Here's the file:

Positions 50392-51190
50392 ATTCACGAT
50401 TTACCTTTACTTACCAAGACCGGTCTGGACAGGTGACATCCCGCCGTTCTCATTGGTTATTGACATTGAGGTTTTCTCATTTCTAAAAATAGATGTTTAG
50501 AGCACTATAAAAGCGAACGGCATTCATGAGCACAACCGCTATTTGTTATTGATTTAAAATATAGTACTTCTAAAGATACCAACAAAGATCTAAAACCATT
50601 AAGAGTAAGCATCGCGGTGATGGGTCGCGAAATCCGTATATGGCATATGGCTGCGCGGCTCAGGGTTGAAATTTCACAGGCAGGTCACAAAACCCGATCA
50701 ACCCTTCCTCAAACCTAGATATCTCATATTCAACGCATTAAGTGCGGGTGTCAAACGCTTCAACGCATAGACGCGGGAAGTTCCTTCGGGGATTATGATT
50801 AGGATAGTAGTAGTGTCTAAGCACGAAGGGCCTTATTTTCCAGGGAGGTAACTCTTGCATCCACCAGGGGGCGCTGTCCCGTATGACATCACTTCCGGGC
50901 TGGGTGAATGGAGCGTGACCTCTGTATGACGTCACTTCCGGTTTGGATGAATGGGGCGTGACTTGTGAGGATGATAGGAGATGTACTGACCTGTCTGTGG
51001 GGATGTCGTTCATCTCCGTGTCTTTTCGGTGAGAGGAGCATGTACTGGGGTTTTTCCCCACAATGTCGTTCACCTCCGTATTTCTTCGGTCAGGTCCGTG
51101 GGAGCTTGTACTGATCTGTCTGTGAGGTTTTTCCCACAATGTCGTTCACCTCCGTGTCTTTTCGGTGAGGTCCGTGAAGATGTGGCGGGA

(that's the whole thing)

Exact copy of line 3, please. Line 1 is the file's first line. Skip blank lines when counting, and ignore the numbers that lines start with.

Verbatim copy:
50401 TTACCTTTACTTACCAAGACCGGTCTGGACAGGTGACATCCCGCCGTTCTCATTGGTTATTGACATTGAGGTTTTCTCATTTCTAAAAATAGATGTTTAG